New England is home to many famous authors. Today, many of their residences have become museums or National Historic Landmarks. Why not travel to some of their homes to see where they got their inspiration? Grant Olsen, a freelance writer and literary enthusiast who visited many of New England’s literary sites in 2012, voices the feelings of many travelers: “I love history and literature, so when they intersect it’s magical.” Here are some ideas about where to go and what to see on your tour of literary New England.
The American poet Emily Dickinson was born in Amherst, Massachusetts, and spent most of her life there. Dickinson withdrew from public life and lived in her house as a recluse until her death. You can visit her home, known as The Homestead, in Amherst, one of the most beautiful parts of Massachusetts. The Homestead is now a museum and includes The Evergreens, which is the former residence of Dickinson’s brother. The Evergreens houses a collection of more than 200 works of art. (The Emily Dickinson Museum is closed January–February.)
Henry David Thoreau
In a famous transcendentalist experiment, Henry David Thoreau built and lived in a rural cabin near Walden Pond for more than two years. His book Walden records these experiences. The pond, located in Concord, Massachusetts, spans more than 60 acres and reaches depths of more than 100 feet. Technically, it isn’t a pond; it’s a lake. But that simply means there’s more to see and do while you’re there. Take a hike around Walden Pond and discover the hundreds of acres of woods surrounding it. You can even go fishing or swimming in Walden Pond. If you’re looking for a more relaxing vacation activity, grab some lunch and have a picnic near the water’s edge, or rent a canoe and go for a ride. It’s easy to become distracted by the beauty of nature here, but don’t forget to also take a tour of Thoreau’s cabin.
Ralph Waldo Emerson
Also in Concord is the home—and now museum—of Ralph Waldo Emerson, one of Thoreau’s good friends and a fellow transcendentalist. The only way to view Emerson’s house is by guided tour, which includes a wealth of information about Emerson’s life and literature. Nearby is the Concord Museum, where you can find even more information about Emerson, as well as other authors and topics.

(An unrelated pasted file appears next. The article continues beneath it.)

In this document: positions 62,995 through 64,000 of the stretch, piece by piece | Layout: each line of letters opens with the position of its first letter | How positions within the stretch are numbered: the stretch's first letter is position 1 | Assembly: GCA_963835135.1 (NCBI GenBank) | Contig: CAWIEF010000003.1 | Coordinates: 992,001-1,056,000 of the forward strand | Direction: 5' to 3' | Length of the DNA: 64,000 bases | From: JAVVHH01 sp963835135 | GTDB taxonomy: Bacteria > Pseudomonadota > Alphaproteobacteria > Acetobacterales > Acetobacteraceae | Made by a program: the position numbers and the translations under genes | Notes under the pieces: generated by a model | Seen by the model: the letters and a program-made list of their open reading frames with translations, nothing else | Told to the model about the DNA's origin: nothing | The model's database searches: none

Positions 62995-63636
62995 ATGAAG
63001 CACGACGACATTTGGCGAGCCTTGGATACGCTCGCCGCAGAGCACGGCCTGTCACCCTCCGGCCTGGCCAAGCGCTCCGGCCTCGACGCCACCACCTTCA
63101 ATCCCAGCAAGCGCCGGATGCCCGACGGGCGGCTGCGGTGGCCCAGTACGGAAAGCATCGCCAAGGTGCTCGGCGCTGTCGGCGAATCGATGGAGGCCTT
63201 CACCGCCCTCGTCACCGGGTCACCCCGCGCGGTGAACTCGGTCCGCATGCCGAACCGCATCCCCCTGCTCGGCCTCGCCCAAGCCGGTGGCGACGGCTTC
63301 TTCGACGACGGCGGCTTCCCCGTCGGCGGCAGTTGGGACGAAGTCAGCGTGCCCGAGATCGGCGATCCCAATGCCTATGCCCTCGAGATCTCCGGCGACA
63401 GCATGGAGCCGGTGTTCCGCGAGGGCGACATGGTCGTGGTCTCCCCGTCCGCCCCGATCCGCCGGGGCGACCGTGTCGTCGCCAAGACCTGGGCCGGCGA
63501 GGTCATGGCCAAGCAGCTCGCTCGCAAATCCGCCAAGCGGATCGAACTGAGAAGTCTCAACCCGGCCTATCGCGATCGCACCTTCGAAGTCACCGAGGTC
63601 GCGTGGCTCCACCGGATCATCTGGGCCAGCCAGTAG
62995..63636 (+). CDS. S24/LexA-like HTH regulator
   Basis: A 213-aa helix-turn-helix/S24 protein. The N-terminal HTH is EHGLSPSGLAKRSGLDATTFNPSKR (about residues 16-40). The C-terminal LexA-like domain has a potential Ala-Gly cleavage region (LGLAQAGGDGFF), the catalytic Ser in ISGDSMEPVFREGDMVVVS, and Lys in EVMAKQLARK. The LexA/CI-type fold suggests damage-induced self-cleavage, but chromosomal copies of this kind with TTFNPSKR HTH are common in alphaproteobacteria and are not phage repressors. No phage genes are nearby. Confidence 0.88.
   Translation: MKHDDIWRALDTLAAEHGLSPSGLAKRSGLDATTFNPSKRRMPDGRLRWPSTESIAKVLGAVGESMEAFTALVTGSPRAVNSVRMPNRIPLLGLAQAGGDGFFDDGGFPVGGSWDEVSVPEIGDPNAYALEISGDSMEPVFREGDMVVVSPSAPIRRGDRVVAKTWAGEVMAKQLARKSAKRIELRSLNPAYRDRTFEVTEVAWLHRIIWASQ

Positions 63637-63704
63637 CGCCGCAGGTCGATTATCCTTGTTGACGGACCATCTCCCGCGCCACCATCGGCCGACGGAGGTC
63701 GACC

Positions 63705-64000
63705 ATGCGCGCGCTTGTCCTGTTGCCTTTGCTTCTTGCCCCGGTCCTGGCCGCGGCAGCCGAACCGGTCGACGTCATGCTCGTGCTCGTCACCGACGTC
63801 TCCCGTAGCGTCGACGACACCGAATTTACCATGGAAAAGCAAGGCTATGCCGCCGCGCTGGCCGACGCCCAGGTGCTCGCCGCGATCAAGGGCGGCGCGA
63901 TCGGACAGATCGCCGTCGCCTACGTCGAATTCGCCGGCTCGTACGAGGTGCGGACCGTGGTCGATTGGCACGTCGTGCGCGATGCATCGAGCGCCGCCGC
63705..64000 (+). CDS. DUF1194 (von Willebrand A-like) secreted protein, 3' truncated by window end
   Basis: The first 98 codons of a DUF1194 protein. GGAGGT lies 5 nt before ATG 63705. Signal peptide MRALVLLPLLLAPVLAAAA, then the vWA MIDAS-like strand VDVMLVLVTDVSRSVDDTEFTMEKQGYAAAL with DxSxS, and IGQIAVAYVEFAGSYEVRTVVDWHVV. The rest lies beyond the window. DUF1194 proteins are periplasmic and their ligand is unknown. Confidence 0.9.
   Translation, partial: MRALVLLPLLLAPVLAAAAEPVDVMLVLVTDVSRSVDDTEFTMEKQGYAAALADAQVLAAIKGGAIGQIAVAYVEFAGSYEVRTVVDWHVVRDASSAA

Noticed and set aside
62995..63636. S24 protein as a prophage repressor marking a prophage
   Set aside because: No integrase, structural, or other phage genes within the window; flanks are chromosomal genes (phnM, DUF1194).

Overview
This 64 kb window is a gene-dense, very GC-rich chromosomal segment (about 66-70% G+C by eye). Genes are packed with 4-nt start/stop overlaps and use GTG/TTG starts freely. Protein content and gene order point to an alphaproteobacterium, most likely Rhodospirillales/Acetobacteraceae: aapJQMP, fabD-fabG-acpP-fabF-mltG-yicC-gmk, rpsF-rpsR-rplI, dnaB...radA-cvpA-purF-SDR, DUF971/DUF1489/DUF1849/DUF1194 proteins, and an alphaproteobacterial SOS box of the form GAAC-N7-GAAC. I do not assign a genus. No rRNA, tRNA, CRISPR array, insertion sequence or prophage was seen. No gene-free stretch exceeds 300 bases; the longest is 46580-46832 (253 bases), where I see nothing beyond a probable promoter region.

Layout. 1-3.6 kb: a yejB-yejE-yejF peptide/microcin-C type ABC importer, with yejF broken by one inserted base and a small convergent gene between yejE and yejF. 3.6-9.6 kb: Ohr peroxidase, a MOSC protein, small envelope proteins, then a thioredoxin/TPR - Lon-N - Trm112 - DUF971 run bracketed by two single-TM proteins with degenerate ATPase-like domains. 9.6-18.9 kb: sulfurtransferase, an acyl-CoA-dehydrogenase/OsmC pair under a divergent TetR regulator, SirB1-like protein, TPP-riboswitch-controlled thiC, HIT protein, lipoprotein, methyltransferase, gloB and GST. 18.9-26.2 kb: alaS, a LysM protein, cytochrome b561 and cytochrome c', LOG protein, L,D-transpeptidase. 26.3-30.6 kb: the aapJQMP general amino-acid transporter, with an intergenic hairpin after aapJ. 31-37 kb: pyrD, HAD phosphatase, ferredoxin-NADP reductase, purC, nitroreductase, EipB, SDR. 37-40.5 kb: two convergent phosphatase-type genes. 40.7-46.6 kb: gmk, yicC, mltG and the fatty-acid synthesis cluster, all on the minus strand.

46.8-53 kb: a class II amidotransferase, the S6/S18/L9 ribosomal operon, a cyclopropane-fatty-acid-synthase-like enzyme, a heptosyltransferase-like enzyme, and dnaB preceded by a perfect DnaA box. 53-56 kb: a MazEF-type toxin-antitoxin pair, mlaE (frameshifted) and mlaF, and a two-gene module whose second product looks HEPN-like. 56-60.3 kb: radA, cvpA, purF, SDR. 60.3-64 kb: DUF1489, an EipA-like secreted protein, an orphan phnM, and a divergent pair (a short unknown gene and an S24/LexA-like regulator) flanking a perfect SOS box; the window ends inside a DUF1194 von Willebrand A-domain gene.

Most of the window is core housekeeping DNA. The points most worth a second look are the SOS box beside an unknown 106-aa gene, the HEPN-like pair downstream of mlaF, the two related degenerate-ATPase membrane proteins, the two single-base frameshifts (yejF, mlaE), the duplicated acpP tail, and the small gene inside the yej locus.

Louisa May Alcott
Louisa May Alcott, author of Little Women, also lived in Concord. As with Emerson’s home, the only way to see Louisa May Alcott’s house (also called Orchard House) is by guided tour. In December, the Orchard House hosts an annual holiday program. If you visit in September, you can participate in the Annual 5K/10K Run or 5K Walk. This race follows a beautiful course through Concord, and the money raised goes toward supporting historical preservation.
Derry, New Hampshire
An hour north of Concord, stop in Derry, New Hampshire, where you can visit the farm where Robert Frost lived for 11 years. You can take a tour or attend a poetry reading. Also be sure to enjoy the local scenery—fall is especially beautiful in Derry. Frost describes it best in his poem “Nothing Gold Can Stay,” when he writes, “Nature’s first green is gold, / Her hardest hue to hold.” The Robert Frost Farm is open only from May to October, but if you go during the winter, you can still walk around the grounds and take pictures or even explore the nature trail nearby.
William Faulkner referred to Mark Twain as “the father of American literature.” Twain was living in Hartford, Connecticut, when he wrote The Adventures of Tom Sawyer—which some consider to be the great American novel. In addition to visiting Mark Twain’s home, which was designed by his wife and is known for its unique beauty, be sure to reserve enough time to enjoy the exhibits in the nearby Mark Twain Museum Center.
Harriet Beecher Stowe
While you’re in Hartford, you can also visit the house of Mark Twain’s neighbor, Harriet Beecher Stowe, author of Uncle Tom’s Cabin. The Harriet Beecher Stowe Center and cottage will give you a greater appreciation of this author and her work. You can visit the museum store or enjoy one of the events the center often hosts. These events include guest speakers, book signings, and book readings. For example, on March 19, the center will host a 24-hour reading of Stowe’s novel Uncle Tom’s Cabin. Visit the website to see a calendar of other events happening at or near the Stowe Center.